Saturday, July 24, 2010

in my life, I loved you more

What a day - heavy, dark, humidity 200% and then the rain, non-stop downpour in the gloom. Made me feel heavy and sad too. I have been enjoying a link my brother sent me to a site that has every song the Beatles ever made, with a commentary on who wrote it and how it was written. With headphones on, going through that catalogue has been bliss. The harmonies! The tunefulness and energy. Today I listened to "In my life," one of the loveliest songs ever written, and tears poured down, like the day.

Then to cheer up (ha), I watched "Capitalism: a love story," Michael Moore's latest. You know, it's easy to dismiss his lumbering style and some of his antics, but he's an amazing man whom I admire greatly, and this is a superb film making some vital points. How is it possible that the American Department of the Treasury is run by honchos from the big banks? He takes us back to the original villain, Reagan, whose policies in favour of the rich began the slide into the abyss.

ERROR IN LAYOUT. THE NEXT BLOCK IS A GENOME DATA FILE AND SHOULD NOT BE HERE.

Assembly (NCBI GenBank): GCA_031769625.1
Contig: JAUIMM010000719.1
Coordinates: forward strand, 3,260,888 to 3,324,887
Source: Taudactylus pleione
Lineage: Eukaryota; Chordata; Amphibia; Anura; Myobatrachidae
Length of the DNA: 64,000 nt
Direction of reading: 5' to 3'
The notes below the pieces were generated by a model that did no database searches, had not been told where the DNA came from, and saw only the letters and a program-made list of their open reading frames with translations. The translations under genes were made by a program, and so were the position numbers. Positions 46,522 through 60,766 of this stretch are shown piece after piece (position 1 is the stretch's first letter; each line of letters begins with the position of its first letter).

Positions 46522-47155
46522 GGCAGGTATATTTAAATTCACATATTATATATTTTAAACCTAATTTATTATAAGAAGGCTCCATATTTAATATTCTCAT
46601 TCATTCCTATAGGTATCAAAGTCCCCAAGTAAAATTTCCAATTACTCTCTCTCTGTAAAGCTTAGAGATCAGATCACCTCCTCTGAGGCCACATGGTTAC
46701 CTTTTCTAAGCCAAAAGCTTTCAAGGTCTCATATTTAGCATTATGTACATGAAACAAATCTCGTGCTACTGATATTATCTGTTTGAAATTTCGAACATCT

By contrast, he shows Franklin D. Roosevelt's speech about a second bill of rights, guaranteeing every American a home, an education, a job at decent pay - but the man died before it could be passed. The film takes us through one incomprehensible injustice after another, particularly how the bank bail-out was masterminded and shoved through Congress with no demand for accountability from the banks, at the same time as millions of people were being driven from their homes. Several high-ranking members of the Catholic church support him on camera, saying that capitalism is directly opposed to the teachings of Christ; that capitalism is evil. His point is that it's the opposite of democracy. And then he show us how right he is.

Moore has always presented an unrealistically rosy picture of social justice in Canada. I hope he'll come and make a movie about how all that has changed under Stephen Harper.

And then my beloved W*yson came over with my latest essay. Let's just say, as usual ... back to the drawing board. I'm closer, yes. There's good stuff. But I'm still, he points out, writing an essay, not a story - summarizing, not recreating. "Did writing this make you flinch?" he asked. Well ... not exactly. Not good enough, he says.

"Is it truthful, challenging, disturbing, inspiring, unique, heart-shaking, intensely felt? If none of these, RETHINK, REWRITE, RECREATE," he wrote.

Got it. More flinching.

But first, I think I'll listen to "In my life" again, and cry.

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